Universities have agreed to honour all-first choice offers for thousands of students rejected last week who have now had their results upgraded.
The government’s Higher Education Taskforce, including the Russell Group of universities and representative body Universities UK, has agreed the commitment as the government lifts the cap on places for medicine, dentistry, veterinary science and teaching courses in the next academic year.
Additional funding for teaching grants is also being provided to increase capacity in medical, nursing, STEM and other high-cost subjects.
Universities minister Michelle Donelan (pictured) has said she wants universities “to do all they can” to take on students who achieved the necessary grades this year, or offer alternative courses or deferred places where required.
Universities admissions service UCAS received upgraded results for 160,000 A-level students from the four largest exam boards, after the government U-turned to award students their centre-assessed grades (CAGs), or calculated grades if higher.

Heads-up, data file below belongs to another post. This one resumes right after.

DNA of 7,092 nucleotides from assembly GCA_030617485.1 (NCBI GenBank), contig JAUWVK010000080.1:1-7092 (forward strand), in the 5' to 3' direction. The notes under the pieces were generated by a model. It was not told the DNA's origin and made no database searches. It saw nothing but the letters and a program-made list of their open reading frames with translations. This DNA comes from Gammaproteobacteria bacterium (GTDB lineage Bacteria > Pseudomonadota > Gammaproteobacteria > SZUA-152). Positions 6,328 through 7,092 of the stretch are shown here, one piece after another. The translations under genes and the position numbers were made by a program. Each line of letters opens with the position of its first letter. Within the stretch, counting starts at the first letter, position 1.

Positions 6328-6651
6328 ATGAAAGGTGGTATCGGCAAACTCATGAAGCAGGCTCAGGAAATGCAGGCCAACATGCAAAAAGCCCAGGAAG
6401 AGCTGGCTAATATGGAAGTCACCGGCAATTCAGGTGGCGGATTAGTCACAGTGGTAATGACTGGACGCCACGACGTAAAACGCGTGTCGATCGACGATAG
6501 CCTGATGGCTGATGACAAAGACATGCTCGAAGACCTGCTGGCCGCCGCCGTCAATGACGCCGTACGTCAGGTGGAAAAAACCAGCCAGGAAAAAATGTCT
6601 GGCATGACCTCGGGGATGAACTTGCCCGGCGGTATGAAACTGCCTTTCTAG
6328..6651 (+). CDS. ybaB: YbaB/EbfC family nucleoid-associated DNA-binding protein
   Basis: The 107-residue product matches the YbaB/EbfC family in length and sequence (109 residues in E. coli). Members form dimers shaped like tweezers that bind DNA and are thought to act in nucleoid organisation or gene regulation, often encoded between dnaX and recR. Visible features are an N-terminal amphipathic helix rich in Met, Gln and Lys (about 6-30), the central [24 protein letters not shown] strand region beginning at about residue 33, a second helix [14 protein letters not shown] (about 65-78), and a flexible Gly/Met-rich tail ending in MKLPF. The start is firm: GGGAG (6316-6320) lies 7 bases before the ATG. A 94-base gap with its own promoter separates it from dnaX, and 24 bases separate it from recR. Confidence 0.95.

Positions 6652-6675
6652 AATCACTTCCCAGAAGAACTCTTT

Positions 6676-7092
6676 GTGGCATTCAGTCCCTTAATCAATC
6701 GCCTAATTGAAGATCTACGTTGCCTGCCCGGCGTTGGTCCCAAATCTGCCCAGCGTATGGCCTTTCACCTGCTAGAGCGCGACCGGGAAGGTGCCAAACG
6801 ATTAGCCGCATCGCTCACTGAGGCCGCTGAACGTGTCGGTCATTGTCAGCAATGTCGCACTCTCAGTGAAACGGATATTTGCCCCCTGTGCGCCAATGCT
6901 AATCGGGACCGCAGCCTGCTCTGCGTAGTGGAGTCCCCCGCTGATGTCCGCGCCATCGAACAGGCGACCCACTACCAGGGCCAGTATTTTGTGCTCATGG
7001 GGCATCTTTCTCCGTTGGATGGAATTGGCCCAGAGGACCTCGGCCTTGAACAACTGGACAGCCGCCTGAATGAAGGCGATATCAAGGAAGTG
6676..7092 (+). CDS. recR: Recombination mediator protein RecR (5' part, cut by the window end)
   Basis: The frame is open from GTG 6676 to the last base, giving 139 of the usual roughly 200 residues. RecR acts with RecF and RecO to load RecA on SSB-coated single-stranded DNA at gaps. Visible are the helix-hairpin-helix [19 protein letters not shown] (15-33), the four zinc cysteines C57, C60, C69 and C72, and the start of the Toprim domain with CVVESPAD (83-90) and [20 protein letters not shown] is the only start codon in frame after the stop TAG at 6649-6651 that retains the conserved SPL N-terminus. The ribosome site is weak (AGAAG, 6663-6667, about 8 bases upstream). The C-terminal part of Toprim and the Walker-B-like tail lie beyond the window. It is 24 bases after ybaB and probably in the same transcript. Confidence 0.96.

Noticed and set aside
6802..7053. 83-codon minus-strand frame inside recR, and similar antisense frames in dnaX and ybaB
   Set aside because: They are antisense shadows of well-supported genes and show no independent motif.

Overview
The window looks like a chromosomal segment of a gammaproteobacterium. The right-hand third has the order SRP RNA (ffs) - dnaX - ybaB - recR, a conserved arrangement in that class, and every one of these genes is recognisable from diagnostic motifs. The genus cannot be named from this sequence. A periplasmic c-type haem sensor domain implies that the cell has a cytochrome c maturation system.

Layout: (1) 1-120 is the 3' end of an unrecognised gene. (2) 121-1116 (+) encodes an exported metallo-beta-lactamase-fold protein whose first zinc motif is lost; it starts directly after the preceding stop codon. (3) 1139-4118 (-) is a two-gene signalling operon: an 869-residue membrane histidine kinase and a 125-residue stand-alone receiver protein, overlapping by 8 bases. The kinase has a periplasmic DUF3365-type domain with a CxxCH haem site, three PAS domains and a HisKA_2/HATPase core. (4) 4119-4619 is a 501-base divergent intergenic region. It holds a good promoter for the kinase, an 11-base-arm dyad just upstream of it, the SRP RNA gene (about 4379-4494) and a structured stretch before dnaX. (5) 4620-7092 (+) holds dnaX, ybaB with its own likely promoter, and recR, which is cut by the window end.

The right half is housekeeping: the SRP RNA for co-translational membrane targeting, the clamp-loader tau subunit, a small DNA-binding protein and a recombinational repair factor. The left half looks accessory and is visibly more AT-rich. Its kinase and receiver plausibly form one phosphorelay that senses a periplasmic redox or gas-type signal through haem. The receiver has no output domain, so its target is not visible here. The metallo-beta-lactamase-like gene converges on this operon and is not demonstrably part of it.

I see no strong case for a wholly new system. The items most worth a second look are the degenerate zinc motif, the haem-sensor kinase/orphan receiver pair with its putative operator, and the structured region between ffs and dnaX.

100,000 students had already won a place at their first-choice university when the calculated A-level grades were released last week. Of the remaining 60,000 who had their grades updated under the CAG system, around a quarter will now meet the grades for their first-choice.
The government had already lifted temporary controls on student numbers for the 2020/21 academic year on Monday.
If a student receives a CAG which means they could go on to their chosen university, they should get in touch with that provider to discuss their options, it’s been advised. Students can ‘self-release’ from their existing offer of a university place through UCAS and accept a new offer at their preferred institution.
Schools and colleges received the revised A-level and As-level grades yesterday, and UCAS is aiming to share these grades with higher education providers by the end of the week so students can contact them.